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The Judicial Tenure Commission (JTC) filed a formal complaint against Sixth Circuit Judge Lisa Gorcyca, alleging two counts of judicial misconduct arising from a hearing at which she found three children in contempt of court. The contempt hearing arose in the context of a protracted and acrimonious divorce and custody case. The two younger children, 10-year-old RT and 9-year-old NT, were ordered to participate in parenting time in respondent’s jury room with their father. LT was not scheduled for parenting time with his father on that day, but he came to the court with his siblings. After the children refused to communicate with their father, respondent held a show cause hearing to determine why all three children should not be held in contempt. Among other things, respondent told LT that he was defiant, contemptuous, and “mentally messed up.” She held him in direct contempt of court and ordered LT to be confined at Oakland County Children’s Village. Respondent then addressed RT and NT, who were initially apologetic and indicated that they would try to comply with the court’s order but later stated that they would prefer to go with LT to Children’s Village. All three children were handcuffed and removed from the courtroom. The JTC special master found respondent committed misconduct by: (1) finding LT in contempt of a nonexistent parenting-time order; (2) giving the children’s father the keys to the jailhouse thereby depriving the children of the opportunity to purge their contempt; (3) making a gesture indicating that LT was crazy and making disparaging remarks about the children; and (4) misrepresenting to the JTC that the gesture was intended to communicate LT’s moving forward with therapy. The JTC adopted the master’s findings with one exception: the JTC disagreed with the master that respondent misrepresented the meaning of the gesture and concluded that her answer was merely misleading. The JTC recommended that the appropriate discipline for respondent’s misconduct was a 30-day suspension without pay and costs. After review of the record the Michigan Supreme Court agreed in part with the Commission’s conclusion that respondent committed judicial misconduct, but was not persuaded that the recommended sanction was appropriate. Instead, the Court held public censure was proportionate to the judicial misconduct established by the record. The Court rejected the Commission’s recommendation to impose costs, fees, and expenses against respondent under MCR 9.205(B). View "In re Hon. Lisa Gorcyca" on Justia Law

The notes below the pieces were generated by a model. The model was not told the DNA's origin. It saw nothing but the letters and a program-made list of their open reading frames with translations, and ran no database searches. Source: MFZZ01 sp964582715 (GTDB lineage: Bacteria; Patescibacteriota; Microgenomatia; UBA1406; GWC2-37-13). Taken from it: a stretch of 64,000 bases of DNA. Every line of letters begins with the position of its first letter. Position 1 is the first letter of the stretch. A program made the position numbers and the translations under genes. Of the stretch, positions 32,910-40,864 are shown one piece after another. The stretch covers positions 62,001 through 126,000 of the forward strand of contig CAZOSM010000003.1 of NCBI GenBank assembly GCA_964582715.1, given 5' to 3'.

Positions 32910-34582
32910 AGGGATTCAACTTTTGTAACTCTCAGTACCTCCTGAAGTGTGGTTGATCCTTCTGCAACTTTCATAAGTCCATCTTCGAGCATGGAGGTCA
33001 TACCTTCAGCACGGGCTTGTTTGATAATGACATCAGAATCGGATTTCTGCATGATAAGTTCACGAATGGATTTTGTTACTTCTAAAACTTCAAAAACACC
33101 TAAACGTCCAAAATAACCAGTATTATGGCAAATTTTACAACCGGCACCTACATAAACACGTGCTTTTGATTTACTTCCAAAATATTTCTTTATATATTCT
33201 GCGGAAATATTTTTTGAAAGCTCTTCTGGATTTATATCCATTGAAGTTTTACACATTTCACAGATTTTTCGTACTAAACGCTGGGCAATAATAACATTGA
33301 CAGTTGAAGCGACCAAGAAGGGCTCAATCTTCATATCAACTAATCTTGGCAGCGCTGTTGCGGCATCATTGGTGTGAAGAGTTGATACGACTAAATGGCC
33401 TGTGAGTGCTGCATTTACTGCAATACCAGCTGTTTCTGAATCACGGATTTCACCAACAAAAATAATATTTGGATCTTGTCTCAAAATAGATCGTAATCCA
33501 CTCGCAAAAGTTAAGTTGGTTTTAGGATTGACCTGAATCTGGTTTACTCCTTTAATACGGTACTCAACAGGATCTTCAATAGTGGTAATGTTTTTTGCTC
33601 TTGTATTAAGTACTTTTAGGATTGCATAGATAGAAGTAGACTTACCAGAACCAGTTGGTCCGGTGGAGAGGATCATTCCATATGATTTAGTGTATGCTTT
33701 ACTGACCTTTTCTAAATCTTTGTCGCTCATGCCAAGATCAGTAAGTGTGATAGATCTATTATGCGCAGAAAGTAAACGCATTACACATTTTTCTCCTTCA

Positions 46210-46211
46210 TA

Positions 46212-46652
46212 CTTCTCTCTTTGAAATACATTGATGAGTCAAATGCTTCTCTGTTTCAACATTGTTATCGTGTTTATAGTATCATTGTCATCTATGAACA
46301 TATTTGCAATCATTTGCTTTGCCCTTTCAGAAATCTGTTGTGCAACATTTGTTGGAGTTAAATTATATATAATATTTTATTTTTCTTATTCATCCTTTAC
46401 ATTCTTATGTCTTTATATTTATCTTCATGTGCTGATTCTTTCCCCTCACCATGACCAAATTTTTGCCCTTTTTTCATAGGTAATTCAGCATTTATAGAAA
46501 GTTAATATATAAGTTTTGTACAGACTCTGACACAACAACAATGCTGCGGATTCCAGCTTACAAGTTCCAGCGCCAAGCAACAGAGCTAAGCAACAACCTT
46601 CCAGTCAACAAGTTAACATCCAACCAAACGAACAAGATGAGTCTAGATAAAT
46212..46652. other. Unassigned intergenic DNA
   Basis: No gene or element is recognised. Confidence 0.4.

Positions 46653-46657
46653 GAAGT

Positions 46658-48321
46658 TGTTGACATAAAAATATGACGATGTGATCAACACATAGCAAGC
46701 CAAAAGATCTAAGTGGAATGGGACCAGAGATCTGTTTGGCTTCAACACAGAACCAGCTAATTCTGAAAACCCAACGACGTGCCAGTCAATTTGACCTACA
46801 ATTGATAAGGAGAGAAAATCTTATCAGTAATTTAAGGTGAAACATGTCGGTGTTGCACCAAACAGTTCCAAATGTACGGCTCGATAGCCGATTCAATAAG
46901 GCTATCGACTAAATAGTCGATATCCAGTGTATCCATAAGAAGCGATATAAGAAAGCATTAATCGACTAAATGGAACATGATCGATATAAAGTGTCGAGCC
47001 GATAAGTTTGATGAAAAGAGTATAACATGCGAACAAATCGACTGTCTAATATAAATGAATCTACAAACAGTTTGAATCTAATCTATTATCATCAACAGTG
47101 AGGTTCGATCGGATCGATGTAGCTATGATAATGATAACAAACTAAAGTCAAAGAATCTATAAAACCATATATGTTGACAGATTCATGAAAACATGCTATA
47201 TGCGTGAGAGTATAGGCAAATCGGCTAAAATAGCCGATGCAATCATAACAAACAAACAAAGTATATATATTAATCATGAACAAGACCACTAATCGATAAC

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Defendants Beachcomber Management Crystal Cove, LLC (Management) and Douglas Cavanaugh (collectively, Defendants) challenged a trial court’s order disqualifying the law firm of Kohut & Kohut LLP (Kohut) from continuing to represent Defendants in the underlying matter. In March 2016, Plaintiffs filed this lawsuit on behalf of Beachcomber at Crystal Cove, LLC as a shareholder derivative action against Defendants. The complaint named the Company as a nominal defendant and alleged claims for fraud, breach of fiduciary duty, abuse of control, gross negligence and mismanagement, breach of duty of honest services, unjust enrichment, declaratory relief, and accounting. Plaintiffs alleged Defendants abused their position as the Company’s managers by diverting Company funds to other Cavanaugh entities, paying themselves unauthorized management fees, misallocating expenses the Company shares with other entities, and refusing to provide Plaintiffs complete access to the Company’s books and records. Defendants hired Kohut to represent them in this lawsuit, and the Company hired independent counsel, the law firm of Corbin, Steelman & Specter, to represent it in this lawsuit. In May 2016, Plaintiffs filed a motion to disqualify Kohut “from any further participation in this case” based on conflicts of interests arising from its past and present representation of the Company and Defendants. Specifically, Plaintiffs argued disqualification was required based on the conflicts of interest arising from: (1) Kohut’s concurrent representation of the Company and Defendants; (2) Kohut’s successive representation of the Company and Defendants concerning the disputes over the Company’s operations; and (3) the need for Kohut to testify in this lawsuit about the services it provided to the Company and Defendants. Here, the trial court concluded disqualification was mandatory because: (1) Defendants and the Company had conflicting interests because the Company is the true plaintiff in this derivative suit that Plaintiffs brought against Defendants on the Company’s behalf; and (2) Kohut previously represented the Company concerning some of the issues raised in this suit, and a substantial relationship therefore existed between that representation and Kohut’s representation of Defendants in this lawsuit. The Court of Appeal concluded the trial court erred because it failed to apply a more specific line of cases that governed an attorney’s successive representation of clients in a derivative lawsuit brought on a small or closely held company’s behalf against the insiders who run the company. View "Beachcomber Management Crystal Cove v. Super. Ct." on Justia Law